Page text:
Open defecation in India is an environmental, sanitation, and women’s safety problem. 80% of worldwide defecation is done by 600 million people in India. A solution here could be scaled and greatly reduce the prevalence of open defecation worldwide. Our solution helps local entrepreneurs to build sanitary and secure toilets for women. Waste will generate biogas, fertilizer, and clean water. This solution will create jobs, improve sanitation, and reduce sexual assaults against women.
Surface water and groundwater is compromised in developing countries where open defecation is widely practiced due to cultural norms and a lack of sanitation facilities.
Open defecation is a direct cause of waterborne disease and a decline in an environment‘s biological health.
Further, the practice poses significant personal safety concerns for women and girls as the practice makes them more vulnerable to sexual assault, prone to urinary tract health issues, and diminishes their dignity as they lack privacy during menstruation periods and have no sanitary waste disposal options.
More than one billion people – nearly 20% of the global population – defecate in the open; 80% of those people, or more than 600 million, live in India.
While numerous measures have been taken to address the practice of open defecation in India, most measures have failed because of culturally insensitive sanitation facilities, inappropriate construction materials, and a lack of incentive to adopt change.
The solution addresses cultural and religious limitations of defecation, which currently hold back the use of toilets. It begins with partnering with local entrepreneurs to build communal toilets that are open to the air and have attendants to provide a secure place and attractive facility for women and men.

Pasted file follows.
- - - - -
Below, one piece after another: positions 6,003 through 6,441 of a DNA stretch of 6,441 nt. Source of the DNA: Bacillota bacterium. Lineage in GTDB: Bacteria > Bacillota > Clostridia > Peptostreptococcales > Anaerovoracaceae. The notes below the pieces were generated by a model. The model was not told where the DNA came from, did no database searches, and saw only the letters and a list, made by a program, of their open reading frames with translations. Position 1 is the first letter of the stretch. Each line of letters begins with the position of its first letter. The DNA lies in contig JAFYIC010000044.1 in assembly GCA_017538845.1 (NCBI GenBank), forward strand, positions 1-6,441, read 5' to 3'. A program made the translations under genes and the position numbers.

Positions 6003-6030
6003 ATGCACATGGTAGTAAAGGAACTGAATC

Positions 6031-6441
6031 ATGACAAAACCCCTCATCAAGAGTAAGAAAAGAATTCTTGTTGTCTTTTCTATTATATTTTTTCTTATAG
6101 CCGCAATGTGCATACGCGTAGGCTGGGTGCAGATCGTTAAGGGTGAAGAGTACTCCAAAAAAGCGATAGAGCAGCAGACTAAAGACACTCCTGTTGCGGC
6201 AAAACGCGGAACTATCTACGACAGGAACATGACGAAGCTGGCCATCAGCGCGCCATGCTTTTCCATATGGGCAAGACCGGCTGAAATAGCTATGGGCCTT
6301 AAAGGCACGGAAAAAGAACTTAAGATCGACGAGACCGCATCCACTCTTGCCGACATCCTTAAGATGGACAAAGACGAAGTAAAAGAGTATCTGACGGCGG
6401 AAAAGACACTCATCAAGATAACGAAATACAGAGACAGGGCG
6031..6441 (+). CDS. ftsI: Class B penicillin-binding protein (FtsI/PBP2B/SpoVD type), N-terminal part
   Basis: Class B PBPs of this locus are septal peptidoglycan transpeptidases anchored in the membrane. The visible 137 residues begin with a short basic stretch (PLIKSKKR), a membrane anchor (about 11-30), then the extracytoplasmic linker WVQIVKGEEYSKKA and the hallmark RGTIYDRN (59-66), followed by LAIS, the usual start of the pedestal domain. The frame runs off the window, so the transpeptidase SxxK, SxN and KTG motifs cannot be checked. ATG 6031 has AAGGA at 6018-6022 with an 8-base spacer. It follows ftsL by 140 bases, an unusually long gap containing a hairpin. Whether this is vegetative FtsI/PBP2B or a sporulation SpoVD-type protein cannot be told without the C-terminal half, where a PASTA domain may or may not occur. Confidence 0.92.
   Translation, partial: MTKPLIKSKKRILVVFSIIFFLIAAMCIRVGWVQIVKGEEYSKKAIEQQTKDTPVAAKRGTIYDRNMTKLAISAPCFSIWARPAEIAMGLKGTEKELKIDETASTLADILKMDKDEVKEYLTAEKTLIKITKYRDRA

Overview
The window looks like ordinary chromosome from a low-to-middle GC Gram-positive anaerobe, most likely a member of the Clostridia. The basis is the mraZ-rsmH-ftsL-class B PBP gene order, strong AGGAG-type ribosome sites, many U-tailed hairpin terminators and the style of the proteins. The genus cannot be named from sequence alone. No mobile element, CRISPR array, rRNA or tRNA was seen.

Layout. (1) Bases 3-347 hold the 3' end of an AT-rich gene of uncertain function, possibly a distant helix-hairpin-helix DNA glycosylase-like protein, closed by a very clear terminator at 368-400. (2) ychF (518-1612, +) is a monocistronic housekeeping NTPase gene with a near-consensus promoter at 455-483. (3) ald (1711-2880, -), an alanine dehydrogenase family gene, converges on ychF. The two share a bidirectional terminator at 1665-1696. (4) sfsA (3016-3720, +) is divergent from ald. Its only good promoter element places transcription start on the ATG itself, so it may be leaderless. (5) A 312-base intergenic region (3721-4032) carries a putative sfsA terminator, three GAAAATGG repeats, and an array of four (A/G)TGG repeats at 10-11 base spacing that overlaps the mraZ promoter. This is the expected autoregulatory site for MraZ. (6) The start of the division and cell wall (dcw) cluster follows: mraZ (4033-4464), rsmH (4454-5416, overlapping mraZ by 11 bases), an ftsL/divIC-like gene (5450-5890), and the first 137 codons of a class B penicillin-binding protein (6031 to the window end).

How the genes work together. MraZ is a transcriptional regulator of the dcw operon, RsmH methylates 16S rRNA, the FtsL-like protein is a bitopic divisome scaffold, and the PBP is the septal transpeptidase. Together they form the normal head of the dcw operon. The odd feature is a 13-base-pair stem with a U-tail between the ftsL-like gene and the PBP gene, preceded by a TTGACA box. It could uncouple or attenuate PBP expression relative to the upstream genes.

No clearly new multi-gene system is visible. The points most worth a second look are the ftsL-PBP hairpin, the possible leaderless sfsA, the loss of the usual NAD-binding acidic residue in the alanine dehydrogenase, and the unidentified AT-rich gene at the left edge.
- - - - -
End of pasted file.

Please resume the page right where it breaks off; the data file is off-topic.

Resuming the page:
Waste will be collected from the facilities regularly in exchange for water, that can be used at the facility for rinsing or for drinking. Feces will be processed to produce biogas and fertilizer. The urine will be purified to produce a fertilizer and the clean water, to be returned to the facilities.
This solution will help to provide economic empowerment to the local community by creating jobs for operating the facility. This is projected to reduce open defecation and sexual assault against women; indirect benefits will include the prevention of further ground- and surface water fecal contamination and the production of a sustainable source of energy and fertilizer.
The problem of open defecation in India has been addressed by a vast number of organisations, however, the majority of the toilets that have been provided are not being utilised for their intended purposes.
This is because these toilets are either attached to the main household or are built close to the living premises which are considered clean and pure, whereas toilets are seen as „unclean“. As a result, the locals do not utilise these toilets.
Our solution is unique in that we will provide toilets in the area already used for open defecation, away from the living areas. And the human waste will be used to produce biogas which is currently largely produced from dairy cattle waste.
The toilet area design will also promote the safety of women and children. Furthermore, we will partner with local entrepreneurs in offering franchising opportunities that empower locals.
By collecting the urine and fecal waste from toilets provided to women in informal settlements in India, and delivering that waste to a biogas facility for energy conversion, water purification, and fertilizer production, EcoLotus will tackle four of the Sustainable Development Goals.
EcoLotus will address elements of SDG 6 by reducing water pollution, promoting wastewater treatment, and offering a potable water supply.
SDG 3 will be addressed through the reduction of waterborne diseases and other health risks associated with a lack of proper sanitation, as well as a decline in the mortality rate attributable to untreated wastewater.
SDG 7 will be addressed as EcoLotus supports the production of a renewable energy product.
SDG 5 will be addressed by improving the safety of women and girls in the public sphere and reducing the number of women and girls subjected to sexual violence.